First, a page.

#StrongerThanStigma: How X Gets Things Done With Depression is a series featuring different people handling productivity while battling a mental health condition. Hopefully, you and I—mental condition or not—pick up tips and lessons to help us be productive, and fight the stigma that to be depressed means to be useless.
Today, we’re interviewing one of my best friends, Allyria.
Tell us about yourself.
I just turned 23 and I just graduated from university. I’m from a small town in the Philippines but I am now in Canada for the foreseeable future. I work as a technical specialist fixing phones, but my interests vary. In a couple of years, I’m looking to be more involved in the finance industry. I have a lot of hobbies in my spare time. I train mixed martial arts, I read, I paint whenever I have the time, and when I feel like it, I write. I am also a thrill-seeker, which means I am that person who wants to go to all roller coasters in a carnival.
Tell us about your condition.
I was diagnosed with depression and severe anxiety in late December of last year. I knew there was something up, but it took me a long time to ask for help because I felt ashamed. I was terrified because the moment it gets diagnosed, then it will feel concrete. You’ve probably heard of high-functioning anxiety. That’s what I have. I am able to do all the things I have to do in a day, but it drains me because I always look for my mistakes. It takes a lot to calm myself down at the end of the day because I keep running scenarios through in my head.
I am a very organized person, which means that when something goes wrong, that’s when things happen. My breakdowns are composed of panic attacks. I sought help because I had my first panic attack at work – I couldn’t breathe, my hands were shaking and my mind wouldn’t stop running scenarios in my head. During this, I wasn’t able to do anything and I had no one.
These days, my symptoms still include the panic attacks, along with the feeling of dread, the fast heartbeat, the feeling of everything closing in around me. Sometimes it gets so intense I have to find a wall or a corner that I can lean on to or a tiny room where I can lock myself up. It takes me a while to calm down, so these episodes affect my work.
It used to affect my education too. I skipped classes because I couldn’t fathom just sitting there and worrying about other things. I wanted time to think things through. I wanted time and space to breathe instead of leaving halfway. My grades didn’t slip, I was too prepared for that to happen. But my mental health did, I went everywhere looking drained, exhausted, and constantly looking for a break. I needed more ‘alone time’ than I ever thought.
What’s your back-up plan for days like these?
I ground myself. You can look it up if you want to know what it entails. It’s what I have to do to refocus. If someone I love is with me, they do a good job of calming me down. Sometimes I message my best friend. Their support means the world to me, they alone understand and assure me that things are going to be okay. The feeling doesn’t go away, but I can finally breathe. Sometimes I sleep a lot. Like I would go through 7 days straight of school, work, family and then I’d have a panic attack and I would sleep for a day. Some recovery times took longer than others. It took a while for me to keep my life up.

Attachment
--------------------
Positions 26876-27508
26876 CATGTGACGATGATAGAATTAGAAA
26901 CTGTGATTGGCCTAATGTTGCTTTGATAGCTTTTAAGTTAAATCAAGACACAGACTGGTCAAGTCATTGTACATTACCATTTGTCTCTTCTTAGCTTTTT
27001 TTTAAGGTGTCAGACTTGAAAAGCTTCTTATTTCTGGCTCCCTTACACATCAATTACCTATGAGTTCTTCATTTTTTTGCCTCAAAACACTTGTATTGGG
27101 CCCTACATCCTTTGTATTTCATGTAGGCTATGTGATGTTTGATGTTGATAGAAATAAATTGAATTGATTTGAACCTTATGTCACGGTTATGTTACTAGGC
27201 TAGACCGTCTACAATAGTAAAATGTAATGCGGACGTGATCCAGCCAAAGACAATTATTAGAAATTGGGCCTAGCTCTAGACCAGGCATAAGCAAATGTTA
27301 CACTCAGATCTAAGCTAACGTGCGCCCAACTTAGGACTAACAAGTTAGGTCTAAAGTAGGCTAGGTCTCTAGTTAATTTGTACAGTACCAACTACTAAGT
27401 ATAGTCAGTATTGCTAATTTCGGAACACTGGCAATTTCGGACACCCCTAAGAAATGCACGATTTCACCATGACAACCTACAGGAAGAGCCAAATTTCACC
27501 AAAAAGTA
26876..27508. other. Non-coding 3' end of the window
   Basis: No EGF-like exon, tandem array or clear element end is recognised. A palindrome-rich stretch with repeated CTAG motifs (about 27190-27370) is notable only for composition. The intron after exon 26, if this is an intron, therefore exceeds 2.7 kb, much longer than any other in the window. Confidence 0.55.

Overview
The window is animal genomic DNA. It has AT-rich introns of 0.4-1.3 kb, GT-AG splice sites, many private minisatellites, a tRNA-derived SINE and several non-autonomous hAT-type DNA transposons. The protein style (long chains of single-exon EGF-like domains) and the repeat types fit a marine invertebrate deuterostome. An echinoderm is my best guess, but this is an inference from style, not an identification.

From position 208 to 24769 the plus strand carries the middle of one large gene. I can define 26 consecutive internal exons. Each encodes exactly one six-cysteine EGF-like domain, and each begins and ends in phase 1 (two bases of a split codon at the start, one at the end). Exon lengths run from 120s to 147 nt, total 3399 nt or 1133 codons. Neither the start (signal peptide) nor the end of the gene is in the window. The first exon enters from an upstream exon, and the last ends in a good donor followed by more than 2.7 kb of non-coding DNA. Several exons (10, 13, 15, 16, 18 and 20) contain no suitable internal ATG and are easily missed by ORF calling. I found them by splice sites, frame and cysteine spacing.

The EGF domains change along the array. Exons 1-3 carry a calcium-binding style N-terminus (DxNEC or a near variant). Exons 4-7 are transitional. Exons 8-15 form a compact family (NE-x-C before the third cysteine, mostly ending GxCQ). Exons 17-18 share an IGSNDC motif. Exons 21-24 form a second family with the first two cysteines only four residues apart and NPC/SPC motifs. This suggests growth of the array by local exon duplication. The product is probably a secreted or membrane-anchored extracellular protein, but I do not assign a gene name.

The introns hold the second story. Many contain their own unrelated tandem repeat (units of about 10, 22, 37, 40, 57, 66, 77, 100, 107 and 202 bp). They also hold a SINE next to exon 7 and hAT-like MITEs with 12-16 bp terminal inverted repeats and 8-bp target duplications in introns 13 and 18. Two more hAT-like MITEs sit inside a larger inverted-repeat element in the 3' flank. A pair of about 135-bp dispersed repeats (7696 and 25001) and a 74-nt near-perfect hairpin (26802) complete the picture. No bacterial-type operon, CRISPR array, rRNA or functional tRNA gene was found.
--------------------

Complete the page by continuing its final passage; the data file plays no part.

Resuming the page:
Strangely enough it isn’t my family. They don’t know. It consists of my boyfriend, and two of my very best friends. Both of them are not here geographically and I can only reach them through messages, but they’re always there to answer when I need them. My system is getting bigger, and I’m grateful for it everyday.
Does your workplace have a system in place to help people with mental illness? If not, what would be a good policy to have?
Yes. We have a helpline to call if we are seeking further help like seeing a psychologist, etc. We also have leaves available for any mental health breaks e.g. A stress leave or you can use your medical and emergency days for it. I love that we have this but I wish we had local connections to support group. The helpline connects to a third party company and has a list of references, it just doesn’t seem personal.
What are your top 3 rules for getting things done while depressed?
1 | Try your best to do what it takes to feel better (talk to someone, take care of yourself, sleep, distance yourself if necessary)
2 | Don’t hurt anyone. I know it hurts and I know it sucks, but its never an excuse to lash out. It will only make you feel worse.
3 | You have to get up. It’s not easy and everything weighs down on your shoulders but you have to get up. You keep going, you have to believe that there’s a brighter day coming up. That’s the only way you survive.
Photo: Alexandra Baggs, via Creative Commons
No matter what you believe about mental health conditions, I encourage you to be kind in the comments. If this inspired you to be a mental health advocate, or if you’d like to be featured next, email me at email@example.com so we can help each other out!